José Viña put his 96-year-old mother a few months ago to climb six floors up the stairs every day, and he says that his health has improved. "When he goes to train, he tells me that he does not feel like it, for the third one to breathe, and his pulse goes up, but he goes up. At first it cost more, but now it does not keep going up because only the roof has it. Then, yes, it goes down in an elevator, the falls going down are very dangerous ".
Viña, who just turned 65, is a professor of Physiology at the University of Valencia and, for 30 years, directs a multidisciplinary group dedicated to investigating how to improve life in old age, which fortunately, he says, is getting longer. He applies the story. In addition to not smoking, your diet It is rich in vegetables and fish, and drinks wine in moderation. He plays tennis every week, runs 15 minutes almost daily, on Tuesdays he does pilates and spends at least a quarter of an hour every morning in meditation. The interview takes place in the Palacio de Congresos de Valencia, at the end of a marathon day of talks at the Longevity World Forum, where he has just spoken.
Question. In this congress we have heard old age defined as a disease. What do you think?
Answer. I do not agree. It can not be a disease something that happens to everyone, for this we would have to change the concept of disease. What we can accept is that unsatisfactory aging requires treatment.
P. The gerontologist Aubrey de Gray said that in no time we can live a thousand years. What do you think?
R. According to the current scientific paradigm, that is not true. It is true that in just a decade, between the end of the nineteenth century and the beginning of the twentieth, quantum theory and the theory of relativity revolutionized physics. In science nobody can be sure of what is going to happen. Now, with the current paradigm, the maximum life of our species is around 115 years.
P. You argue that improving the quality of life in old age is not only desirable, but crucial for societies.
R. The population in Spain, Europe and the rich world in general is aging a lot. The pyramid of the population has been reversed in a few decades. By 2035, the number of people over 65 will surpass those under 18 in the United States. And in Europe, projections indicate that by 2020 one third of people over 65 will be dependent, and the percentage will increase to 50% by 2040. The consequences will be enormous. A vigorous 65-year-old person spends around 900 euros a year in health care, but a dependent person needs 14 times more. If we can not change the trend, what happens by increasing the exercise and improving the nutrition of the elderly, we go to disaster, to economic infeasibility.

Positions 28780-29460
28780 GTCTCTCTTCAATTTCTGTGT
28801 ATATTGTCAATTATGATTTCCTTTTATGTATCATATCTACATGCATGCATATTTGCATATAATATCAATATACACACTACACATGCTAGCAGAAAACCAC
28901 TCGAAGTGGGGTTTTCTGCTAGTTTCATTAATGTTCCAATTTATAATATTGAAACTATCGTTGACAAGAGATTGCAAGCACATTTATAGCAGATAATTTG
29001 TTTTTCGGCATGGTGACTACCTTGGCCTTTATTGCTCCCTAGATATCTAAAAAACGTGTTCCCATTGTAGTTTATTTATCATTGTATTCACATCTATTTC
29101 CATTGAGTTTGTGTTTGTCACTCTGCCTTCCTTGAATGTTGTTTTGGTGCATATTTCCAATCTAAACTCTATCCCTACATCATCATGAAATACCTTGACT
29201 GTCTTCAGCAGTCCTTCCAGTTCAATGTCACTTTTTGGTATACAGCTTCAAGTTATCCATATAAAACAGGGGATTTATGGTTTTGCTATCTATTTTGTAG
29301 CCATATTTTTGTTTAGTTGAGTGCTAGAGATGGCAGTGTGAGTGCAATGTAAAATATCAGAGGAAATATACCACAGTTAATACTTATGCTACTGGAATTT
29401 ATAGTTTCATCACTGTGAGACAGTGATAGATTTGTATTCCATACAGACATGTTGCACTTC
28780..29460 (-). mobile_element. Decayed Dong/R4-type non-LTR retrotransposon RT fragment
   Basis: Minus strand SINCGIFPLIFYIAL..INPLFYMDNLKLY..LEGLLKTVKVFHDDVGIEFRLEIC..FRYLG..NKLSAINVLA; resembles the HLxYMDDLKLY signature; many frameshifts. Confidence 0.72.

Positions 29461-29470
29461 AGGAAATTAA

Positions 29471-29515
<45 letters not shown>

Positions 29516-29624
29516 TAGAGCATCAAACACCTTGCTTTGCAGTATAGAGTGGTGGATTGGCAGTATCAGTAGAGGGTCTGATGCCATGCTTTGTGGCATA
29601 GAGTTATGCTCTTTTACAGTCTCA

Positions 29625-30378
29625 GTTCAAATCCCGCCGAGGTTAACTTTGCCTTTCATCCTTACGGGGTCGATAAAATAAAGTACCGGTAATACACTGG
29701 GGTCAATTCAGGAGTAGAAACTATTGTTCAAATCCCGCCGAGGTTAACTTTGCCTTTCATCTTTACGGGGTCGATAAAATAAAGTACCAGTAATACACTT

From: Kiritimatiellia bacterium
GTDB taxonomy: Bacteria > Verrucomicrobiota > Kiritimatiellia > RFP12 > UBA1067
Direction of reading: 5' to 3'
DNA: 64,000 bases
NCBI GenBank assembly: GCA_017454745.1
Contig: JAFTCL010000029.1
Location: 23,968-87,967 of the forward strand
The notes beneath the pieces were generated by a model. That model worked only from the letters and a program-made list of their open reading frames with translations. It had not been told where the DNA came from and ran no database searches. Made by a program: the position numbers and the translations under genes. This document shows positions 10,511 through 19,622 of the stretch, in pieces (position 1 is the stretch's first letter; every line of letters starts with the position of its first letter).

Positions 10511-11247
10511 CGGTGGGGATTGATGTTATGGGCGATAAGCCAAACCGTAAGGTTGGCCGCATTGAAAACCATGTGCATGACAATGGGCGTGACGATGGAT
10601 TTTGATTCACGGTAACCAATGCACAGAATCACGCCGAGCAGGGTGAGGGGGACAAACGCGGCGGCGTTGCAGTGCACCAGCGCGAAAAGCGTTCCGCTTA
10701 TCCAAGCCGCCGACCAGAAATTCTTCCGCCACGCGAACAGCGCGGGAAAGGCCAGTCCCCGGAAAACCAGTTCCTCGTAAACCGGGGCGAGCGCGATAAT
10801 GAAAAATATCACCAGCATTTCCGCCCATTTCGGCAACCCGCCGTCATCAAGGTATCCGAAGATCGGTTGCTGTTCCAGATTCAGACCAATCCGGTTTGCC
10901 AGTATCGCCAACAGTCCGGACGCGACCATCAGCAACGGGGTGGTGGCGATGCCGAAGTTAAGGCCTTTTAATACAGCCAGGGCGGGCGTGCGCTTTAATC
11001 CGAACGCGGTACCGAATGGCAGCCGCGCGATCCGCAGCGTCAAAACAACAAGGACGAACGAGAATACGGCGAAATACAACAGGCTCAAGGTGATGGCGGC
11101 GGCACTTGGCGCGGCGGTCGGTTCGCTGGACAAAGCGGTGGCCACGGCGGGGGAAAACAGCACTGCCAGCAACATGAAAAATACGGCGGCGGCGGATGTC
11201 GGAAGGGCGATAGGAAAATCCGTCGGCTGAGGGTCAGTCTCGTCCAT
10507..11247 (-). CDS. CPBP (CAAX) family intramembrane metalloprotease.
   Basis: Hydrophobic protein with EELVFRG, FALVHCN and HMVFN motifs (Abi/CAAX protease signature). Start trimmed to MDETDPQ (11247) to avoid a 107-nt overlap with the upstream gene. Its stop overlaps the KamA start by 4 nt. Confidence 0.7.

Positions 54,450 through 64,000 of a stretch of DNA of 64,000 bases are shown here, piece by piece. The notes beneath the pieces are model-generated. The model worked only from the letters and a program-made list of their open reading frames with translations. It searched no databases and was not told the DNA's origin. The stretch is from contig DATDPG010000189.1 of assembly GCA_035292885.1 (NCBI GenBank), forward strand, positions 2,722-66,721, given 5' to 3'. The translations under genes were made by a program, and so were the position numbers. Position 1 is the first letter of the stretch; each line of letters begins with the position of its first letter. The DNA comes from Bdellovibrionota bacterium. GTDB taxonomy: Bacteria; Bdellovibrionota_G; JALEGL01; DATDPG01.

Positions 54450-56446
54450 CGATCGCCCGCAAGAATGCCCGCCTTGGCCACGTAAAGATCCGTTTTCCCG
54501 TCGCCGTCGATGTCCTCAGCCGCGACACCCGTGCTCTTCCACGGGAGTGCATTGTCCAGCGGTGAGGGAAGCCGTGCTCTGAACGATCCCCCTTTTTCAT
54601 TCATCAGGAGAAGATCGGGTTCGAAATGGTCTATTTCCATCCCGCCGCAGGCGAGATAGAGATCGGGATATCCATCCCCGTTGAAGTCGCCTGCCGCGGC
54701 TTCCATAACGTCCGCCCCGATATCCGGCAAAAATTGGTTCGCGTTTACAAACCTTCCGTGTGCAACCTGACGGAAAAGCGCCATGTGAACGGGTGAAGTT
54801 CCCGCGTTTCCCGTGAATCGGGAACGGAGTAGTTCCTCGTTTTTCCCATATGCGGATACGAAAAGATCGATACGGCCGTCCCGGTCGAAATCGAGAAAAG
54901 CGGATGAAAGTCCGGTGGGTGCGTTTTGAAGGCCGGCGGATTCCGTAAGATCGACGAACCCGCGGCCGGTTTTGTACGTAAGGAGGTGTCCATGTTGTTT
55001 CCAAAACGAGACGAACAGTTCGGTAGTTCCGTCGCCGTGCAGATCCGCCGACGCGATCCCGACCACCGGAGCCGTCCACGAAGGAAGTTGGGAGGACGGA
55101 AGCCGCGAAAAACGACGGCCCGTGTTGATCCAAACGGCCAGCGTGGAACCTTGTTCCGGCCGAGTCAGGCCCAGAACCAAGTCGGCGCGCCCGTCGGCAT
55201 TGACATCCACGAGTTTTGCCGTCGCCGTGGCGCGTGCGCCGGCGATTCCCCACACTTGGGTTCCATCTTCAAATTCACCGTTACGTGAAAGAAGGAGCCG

P. You propose to intervene in the previous step to dependence, which is called the fragility phase. What does it consist of?
R. Fragility is a geriatric characteristic in which a person has difficulty doing a series of things, such as getting up from a chair, taking a bottle of water or walking, but still can do them. If you can not, it is already a dependent person. Exercise is one of the most useful mechanisms to avoid this transition by reversing frailty, as we have concluded through a clinical trial.
P. Which have been the results?
R. With sessions of one hour five days a week, our program, in which a hundred people over 65 participated, showed a reduction of almost 50% in the parameters of frailty, while visits to the primary care physician They fell in half. This has an impact on health spending, and what I like most as a doctor means that the person is better.